Deep, big, and brooding are the first impressions imparted by Solo Una Vez, a wine from the 2012 vintage, which emanates from two high mountain vineyard sites comprised of 57% Cabernet Franc and 43% Petit Verdot. From first impression to final curtain call, intensity best describes Solo Una Vez. Its deep purple, nearly black opaque color underscores the depths that await the stouthearted imbiber. Yet, Solo Una Vez’s delicious mélange of Cabernet Franc and Petit Verdot immediately conjures an array of bold beautiful aromas that ooze ripe berries, plums, spice, and a whole lot more to dazzle the nose. Upon tasting, one is surprised by the suavity of this wine, which complements its intensity. A delightful array of berry, chocolate, roasted coffee and the finest, smoothest patina of oak ingratiates the mouth. Intense and intriguing, Solo Una Vez unfolds slowly in the glass, beseeching the taster to discover yet another rich, complex flavor. Although bold and truly beautiful now, Solo Una Vez is a wine still in the throes of youth and can be laid down for several more years. Given the wine’s intense fruit and rich ripe tannins, it should improve for up to a decade or more. For optimal enjoyment, we suggest affording the 2012 Solo Una Vez, an hour or more in decanter before serving at cool room temperature (60°-64° F). You will be in for a treat. Enjoy!
What does one serve with the 2012 Solo Una Vez, a once in a lifetime wine? How about almost anything bold and beautiful? Thick cut Porterhouse or Rib-eye steaks get our nod, as they do in Argentina, a country renowned for its beef as well as its wine. Short rib sliders on brioche buns with smoked goat cheese, caramelized onions, and a side of truffle fries makes a fine pairing, as does another perennial favorite: Rack of lamb rubbed with garlic, olive oil and rosemary. Gemelli Bolognese, a rich ragu of ground beef, sweet Italian sausage, tomatoes, gemelli pasta, burrata and basil pesto provides another winning partner to Solo Una Vez. A Spanish Cobb Salad with grilled chicken, Serrano ham, hard boiled eggs, roasted tomato, Manchego crisps, and avocado over romaine and spinach that are tossed in a Gorgonzola dressing make for a tasty pairing, too. For a simple, meatless treat, consider a burrata and white bean bruschetta with shaved Parmesan on toasted crostini. Buen Provecho!
Nick Ramkowsky and Ed Lehrman are two life-long wine guys who aren’t afraid to think big, take risks, and make big things happen. Nick began his wine career at North Berkeley Wine Shop while attending UC Berkeley, eventually becoming the store’s manager and wine buyer. Ed started collecting wine as a hobby and storing it in the bottom drawers of his dorm room at Duke University before heading to New York City where he landed a job with Sherry-Lehmann, one of the nation’s premier wine shops.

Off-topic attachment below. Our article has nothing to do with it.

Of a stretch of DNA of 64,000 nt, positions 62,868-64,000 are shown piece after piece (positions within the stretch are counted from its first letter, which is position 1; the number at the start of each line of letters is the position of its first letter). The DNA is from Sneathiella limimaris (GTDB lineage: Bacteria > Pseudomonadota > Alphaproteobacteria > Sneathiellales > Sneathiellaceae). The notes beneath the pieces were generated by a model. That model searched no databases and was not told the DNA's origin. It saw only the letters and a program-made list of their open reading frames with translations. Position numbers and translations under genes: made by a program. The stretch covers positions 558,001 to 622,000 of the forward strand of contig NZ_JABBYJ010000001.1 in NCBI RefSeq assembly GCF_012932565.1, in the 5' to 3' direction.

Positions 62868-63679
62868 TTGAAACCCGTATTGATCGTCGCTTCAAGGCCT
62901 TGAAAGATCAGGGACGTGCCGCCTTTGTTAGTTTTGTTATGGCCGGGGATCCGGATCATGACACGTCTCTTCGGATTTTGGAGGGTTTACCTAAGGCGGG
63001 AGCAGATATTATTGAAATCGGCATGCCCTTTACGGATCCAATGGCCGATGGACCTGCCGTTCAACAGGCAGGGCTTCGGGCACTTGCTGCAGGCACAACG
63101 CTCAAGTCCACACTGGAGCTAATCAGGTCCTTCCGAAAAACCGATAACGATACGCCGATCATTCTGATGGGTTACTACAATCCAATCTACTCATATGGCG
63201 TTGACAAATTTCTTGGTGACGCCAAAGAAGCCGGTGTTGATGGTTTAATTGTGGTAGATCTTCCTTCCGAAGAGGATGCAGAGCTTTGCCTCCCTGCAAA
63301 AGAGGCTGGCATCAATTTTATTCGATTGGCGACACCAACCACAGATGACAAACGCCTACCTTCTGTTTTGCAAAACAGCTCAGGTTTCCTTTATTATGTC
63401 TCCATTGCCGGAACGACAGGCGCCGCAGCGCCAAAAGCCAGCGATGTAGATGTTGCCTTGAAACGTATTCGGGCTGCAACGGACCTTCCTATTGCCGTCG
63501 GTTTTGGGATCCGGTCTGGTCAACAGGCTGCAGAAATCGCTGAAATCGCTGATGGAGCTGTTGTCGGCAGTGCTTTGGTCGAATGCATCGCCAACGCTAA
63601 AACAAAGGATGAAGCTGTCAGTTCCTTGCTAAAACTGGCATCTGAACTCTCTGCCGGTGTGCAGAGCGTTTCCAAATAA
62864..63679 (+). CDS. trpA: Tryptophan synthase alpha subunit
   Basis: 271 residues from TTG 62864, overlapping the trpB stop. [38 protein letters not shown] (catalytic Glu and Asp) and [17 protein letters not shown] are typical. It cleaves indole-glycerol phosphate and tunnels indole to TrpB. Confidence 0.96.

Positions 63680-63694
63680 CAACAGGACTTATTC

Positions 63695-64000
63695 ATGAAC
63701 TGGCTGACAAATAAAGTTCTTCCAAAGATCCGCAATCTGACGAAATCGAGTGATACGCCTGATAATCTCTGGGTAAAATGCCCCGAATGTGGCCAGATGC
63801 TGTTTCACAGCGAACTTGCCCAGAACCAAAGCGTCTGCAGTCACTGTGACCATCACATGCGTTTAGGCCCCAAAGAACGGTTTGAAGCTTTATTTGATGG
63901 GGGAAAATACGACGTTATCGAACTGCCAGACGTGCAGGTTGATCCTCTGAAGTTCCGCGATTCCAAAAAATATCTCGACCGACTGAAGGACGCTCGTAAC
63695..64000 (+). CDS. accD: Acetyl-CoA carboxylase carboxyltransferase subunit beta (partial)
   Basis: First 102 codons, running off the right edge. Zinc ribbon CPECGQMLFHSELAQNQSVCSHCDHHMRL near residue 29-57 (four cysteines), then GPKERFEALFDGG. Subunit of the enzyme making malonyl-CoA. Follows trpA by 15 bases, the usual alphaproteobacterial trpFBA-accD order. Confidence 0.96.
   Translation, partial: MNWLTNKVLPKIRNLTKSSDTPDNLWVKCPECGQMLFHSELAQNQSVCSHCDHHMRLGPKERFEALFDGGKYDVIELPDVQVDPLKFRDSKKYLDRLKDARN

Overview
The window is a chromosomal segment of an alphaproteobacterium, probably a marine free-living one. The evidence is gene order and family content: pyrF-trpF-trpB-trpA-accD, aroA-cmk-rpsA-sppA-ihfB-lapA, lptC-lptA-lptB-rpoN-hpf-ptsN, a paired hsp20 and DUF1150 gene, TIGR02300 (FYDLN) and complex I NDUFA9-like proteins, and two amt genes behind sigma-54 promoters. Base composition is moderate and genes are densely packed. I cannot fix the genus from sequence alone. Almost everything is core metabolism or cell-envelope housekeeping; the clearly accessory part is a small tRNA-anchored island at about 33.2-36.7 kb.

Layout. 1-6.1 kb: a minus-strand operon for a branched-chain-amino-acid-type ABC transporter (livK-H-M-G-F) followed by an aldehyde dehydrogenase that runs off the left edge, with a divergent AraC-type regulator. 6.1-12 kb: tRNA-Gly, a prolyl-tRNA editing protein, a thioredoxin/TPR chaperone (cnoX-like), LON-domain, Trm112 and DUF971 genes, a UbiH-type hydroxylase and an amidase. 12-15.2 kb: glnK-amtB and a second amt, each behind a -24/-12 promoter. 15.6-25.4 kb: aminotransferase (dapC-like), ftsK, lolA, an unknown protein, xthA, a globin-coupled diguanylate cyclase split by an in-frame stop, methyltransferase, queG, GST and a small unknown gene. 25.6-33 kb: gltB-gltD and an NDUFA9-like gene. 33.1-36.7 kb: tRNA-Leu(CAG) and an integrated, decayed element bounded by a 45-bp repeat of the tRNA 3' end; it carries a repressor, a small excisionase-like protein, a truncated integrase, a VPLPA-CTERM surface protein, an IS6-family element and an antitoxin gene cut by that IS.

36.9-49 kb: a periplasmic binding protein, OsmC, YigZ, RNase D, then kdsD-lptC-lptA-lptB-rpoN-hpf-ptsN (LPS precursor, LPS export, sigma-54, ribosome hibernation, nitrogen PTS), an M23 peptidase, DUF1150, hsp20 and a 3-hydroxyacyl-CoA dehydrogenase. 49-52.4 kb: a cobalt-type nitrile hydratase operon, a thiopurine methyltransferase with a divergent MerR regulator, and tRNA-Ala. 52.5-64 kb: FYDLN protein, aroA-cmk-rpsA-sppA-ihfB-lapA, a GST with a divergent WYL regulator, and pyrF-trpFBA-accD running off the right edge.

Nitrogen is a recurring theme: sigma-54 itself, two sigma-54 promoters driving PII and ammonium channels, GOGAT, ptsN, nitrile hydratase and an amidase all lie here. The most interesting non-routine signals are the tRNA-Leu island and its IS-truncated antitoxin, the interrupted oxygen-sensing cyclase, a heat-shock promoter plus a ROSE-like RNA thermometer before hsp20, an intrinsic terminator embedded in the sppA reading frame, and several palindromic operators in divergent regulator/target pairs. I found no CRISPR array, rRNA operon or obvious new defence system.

In 1999, Nick and Ed took a trip to visit wineries in Mendoza, Argentina, where they quickly realized the tremendous quality and potential in wine that lay unnoticed and untapped in Argentina, the world’s 5th largest producer of wine. They took their first big chance and decided to launch Vine Connections, a company devoted to the first nationally-imported portfolio of artisan wines from Argentina. Since the inception of Vine Connections in 1999, the availability and popularity of wines from Argentina has exploded. Vine Connections portfolio includes some of the greatest names in Argentinean wine, such as Graffito, Luca, and Nick and Ed’s own special one of a kind Solo Una Vez, this month’s selection.
As if putting the wines of Argentina on our radar wasn’t enough, a year after launching Vine Connections, Nick and Ed seized upon another big plan in which they introduced a line of premium ginjo sake to the US from 11 brewers, to become the first non-Japanese company to nationally distribute sake. Since then, they have added an enviable line of appellation-based wines from diverse terroirs in Chile, and they have recently taken on an exciting array of Californian wines from innovative, super-premium producers. But Ed and Nick’s biggest idea is their once in a lifetime venture, Solo Una Vez.
According to Nick, “Solo Una Vez is an idea that came from dreaming about ‘what could be’ instead of ‘what has to be.’ Ed and I decided to make wine based on quality alone, not worrying about the usual economic burdens faced in the market. For this wine, we cut no corners on time, effort and expense. We boldly made the wine that was in our hearts, not in our heads. Because of the time, effort, and expense involved in this precise project, we decided this is something that should only be done once, which is reflected in the name, ‘Solo Una Vez’ or ‘Just Once.’ Wow! Were we crazy? What an unbelievable, time consuming project, but we did it. Along with winemaker Jimena Lopez (Graffito), we decided on the following requirements: Varietals that could make the best quality wine in Argentina, and we would make only 5 barrels of each. We would choose the specific vine rows from the top vineyards, and decide ourselves when to harvest, ferment the reds in new French barriques and punch down the wine by hand, and then only use the wines and barrels that are really exciting in the final varietal wines and blends. We used high altitude vineyards located in Tupungato and Agrelo (Luján de Cuyo) in Mendoza, Argentina. We aged the wine for 18 months in French oak barrels, and to express the singularity of the project, Argentine friend and artist, Valeria Guarnieri, painted canvases and cut the paintings into wine label-sized pieces so that each individual bottle has its own, unique canvas label.”
We invite you to taste Solo Una Vez, a once in a lifetime wine. Only 90 cases exist and The International Wine of the Month Club has the lion share of it; we left a few for Nick and Ed to enjoy.
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